The energy source for adiabatic drying is the sensible heat of a stream of air directed toward a bed or a stream of moist solids. Heat flows from the air to the solids, evaporating some of their moisture—in this respect, the governing force for drying is that of heat transfer. In this process the air is cooled, but its energy content (enthalpy) does not change, because the sensible heat loss equals the latent heat associated with its increased moisture content.
A wet-bulb temperature measurement is particularly important in drying operations. As moisture evaporates from the solid in an adiabatic dryer, its temperature approaches that of a wet-bulb thermometer in the same air, and remains at that temperature through the constant drying stage. As the wet bulb temperature and solids temperature start to diverge, a more accurate product moisture control can be attained by the relationship. The following equation can be used to predict the product moisture:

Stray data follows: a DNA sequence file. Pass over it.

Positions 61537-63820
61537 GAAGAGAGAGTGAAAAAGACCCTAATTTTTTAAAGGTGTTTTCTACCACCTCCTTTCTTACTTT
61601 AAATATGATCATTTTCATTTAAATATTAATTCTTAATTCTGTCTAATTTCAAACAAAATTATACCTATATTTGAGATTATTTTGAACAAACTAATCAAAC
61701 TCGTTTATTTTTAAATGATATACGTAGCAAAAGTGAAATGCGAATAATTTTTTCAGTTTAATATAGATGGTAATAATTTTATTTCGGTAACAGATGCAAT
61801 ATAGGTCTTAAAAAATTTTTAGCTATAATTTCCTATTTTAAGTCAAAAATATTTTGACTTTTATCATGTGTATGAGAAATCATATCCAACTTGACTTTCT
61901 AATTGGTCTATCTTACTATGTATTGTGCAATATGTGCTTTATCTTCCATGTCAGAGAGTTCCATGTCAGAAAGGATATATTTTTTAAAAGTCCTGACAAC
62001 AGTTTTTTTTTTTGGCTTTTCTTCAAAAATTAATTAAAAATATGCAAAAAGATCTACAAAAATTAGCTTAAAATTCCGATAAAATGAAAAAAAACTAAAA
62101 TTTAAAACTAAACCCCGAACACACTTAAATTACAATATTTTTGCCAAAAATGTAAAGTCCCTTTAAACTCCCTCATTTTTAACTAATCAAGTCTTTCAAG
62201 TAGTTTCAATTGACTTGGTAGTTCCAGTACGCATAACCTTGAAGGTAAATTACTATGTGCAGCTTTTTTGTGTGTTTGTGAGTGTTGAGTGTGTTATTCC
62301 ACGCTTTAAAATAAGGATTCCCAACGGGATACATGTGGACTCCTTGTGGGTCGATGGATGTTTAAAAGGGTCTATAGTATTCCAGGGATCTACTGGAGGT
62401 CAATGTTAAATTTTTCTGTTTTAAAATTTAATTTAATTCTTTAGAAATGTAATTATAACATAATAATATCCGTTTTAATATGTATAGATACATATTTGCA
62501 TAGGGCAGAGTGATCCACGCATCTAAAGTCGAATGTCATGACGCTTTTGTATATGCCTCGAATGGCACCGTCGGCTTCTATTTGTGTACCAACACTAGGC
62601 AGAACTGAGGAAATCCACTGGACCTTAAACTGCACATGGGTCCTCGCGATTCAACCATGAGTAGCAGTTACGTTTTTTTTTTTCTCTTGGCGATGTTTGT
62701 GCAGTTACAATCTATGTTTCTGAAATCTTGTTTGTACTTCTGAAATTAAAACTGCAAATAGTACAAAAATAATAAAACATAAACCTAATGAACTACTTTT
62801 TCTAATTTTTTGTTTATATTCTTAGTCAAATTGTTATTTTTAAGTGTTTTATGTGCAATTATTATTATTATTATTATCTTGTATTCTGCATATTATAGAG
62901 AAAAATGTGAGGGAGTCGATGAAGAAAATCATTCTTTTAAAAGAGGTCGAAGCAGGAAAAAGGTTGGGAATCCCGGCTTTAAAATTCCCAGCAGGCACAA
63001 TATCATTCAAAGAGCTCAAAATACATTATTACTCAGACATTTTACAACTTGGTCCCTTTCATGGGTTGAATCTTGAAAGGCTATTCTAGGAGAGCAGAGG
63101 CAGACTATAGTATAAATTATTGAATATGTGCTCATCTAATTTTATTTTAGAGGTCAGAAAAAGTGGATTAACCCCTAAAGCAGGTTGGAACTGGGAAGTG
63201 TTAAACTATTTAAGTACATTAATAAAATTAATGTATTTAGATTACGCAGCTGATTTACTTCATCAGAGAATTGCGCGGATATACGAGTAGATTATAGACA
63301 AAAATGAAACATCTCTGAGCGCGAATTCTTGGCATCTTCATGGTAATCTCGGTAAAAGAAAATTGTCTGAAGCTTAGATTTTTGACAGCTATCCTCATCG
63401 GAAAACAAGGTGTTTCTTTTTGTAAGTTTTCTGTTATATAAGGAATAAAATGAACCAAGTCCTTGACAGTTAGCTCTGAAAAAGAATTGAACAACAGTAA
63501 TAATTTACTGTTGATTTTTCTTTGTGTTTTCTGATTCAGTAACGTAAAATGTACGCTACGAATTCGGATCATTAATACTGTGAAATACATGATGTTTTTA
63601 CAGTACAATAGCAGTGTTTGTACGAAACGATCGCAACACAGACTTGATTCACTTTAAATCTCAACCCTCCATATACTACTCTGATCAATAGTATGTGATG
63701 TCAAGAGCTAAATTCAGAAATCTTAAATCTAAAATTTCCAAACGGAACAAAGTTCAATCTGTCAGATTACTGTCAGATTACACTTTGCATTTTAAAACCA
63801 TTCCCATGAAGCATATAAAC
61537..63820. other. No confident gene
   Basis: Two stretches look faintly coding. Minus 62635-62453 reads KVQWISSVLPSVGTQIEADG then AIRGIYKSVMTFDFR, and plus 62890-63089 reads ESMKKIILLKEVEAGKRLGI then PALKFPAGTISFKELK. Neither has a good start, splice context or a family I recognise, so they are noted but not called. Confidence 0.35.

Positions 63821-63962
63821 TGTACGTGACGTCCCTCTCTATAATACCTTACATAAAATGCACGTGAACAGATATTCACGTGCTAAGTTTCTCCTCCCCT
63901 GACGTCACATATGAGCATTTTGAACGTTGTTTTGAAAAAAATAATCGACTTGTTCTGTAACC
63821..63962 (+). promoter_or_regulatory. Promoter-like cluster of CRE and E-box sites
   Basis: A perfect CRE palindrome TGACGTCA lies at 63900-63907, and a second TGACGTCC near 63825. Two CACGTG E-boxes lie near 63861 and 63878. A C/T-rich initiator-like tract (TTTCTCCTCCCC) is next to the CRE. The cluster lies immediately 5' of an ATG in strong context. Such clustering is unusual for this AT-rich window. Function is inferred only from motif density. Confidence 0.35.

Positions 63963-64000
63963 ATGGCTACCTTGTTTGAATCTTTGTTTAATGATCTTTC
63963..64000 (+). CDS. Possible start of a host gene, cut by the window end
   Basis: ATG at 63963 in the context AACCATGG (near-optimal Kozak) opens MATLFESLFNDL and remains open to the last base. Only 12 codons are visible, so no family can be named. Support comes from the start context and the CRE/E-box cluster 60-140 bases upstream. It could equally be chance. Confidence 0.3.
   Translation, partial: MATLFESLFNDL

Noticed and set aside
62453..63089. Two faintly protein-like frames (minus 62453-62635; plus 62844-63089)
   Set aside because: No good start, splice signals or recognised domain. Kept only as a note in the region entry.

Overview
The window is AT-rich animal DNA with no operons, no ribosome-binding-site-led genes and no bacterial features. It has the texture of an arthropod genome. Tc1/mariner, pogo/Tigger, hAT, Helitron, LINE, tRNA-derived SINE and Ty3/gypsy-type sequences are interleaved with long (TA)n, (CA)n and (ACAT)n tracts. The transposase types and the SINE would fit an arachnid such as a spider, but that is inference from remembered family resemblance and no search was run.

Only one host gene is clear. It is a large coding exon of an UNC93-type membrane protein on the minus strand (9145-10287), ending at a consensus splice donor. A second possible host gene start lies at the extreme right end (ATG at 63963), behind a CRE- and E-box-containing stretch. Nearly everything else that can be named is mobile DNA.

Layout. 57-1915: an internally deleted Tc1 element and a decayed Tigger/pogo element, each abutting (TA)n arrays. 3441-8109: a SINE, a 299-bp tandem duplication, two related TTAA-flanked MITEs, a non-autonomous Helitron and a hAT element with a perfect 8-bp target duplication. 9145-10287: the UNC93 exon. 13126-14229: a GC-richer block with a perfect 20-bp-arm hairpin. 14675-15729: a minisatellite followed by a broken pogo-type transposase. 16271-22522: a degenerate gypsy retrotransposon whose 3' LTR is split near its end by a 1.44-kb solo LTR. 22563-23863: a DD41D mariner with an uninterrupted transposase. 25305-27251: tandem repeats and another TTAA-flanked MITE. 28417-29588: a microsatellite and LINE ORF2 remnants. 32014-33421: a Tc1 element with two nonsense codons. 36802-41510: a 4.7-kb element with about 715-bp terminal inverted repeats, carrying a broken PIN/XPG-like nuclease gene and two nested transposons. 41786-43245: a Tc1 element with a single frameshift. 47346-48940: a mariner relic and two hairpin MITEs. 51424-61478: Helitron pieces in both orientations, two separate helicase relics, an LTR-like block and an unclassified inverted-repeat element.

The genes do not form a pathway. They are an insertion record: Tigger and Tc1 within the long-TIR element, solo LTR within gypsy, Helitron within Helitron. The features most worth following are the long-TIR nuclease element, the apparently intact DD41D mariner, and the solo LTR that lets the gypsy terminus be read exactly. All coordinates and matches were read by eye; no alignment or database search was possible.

X = product moisture
K = Dryer constant incorporating air flow, specific heat of air, latent heat of vaporization, dryer area and mass transfer coefficient
Ti = Dryer temperature
To = Dryer Outlet temperature
Tw = Exhaust gas wet bulb temperature
For dryer wet bulb temperature applications, learn how the H2O dryer exhaust humidity sensor provides minimum maintenance and offers accurate readings on product moisture and energy usage. Contact Us Today.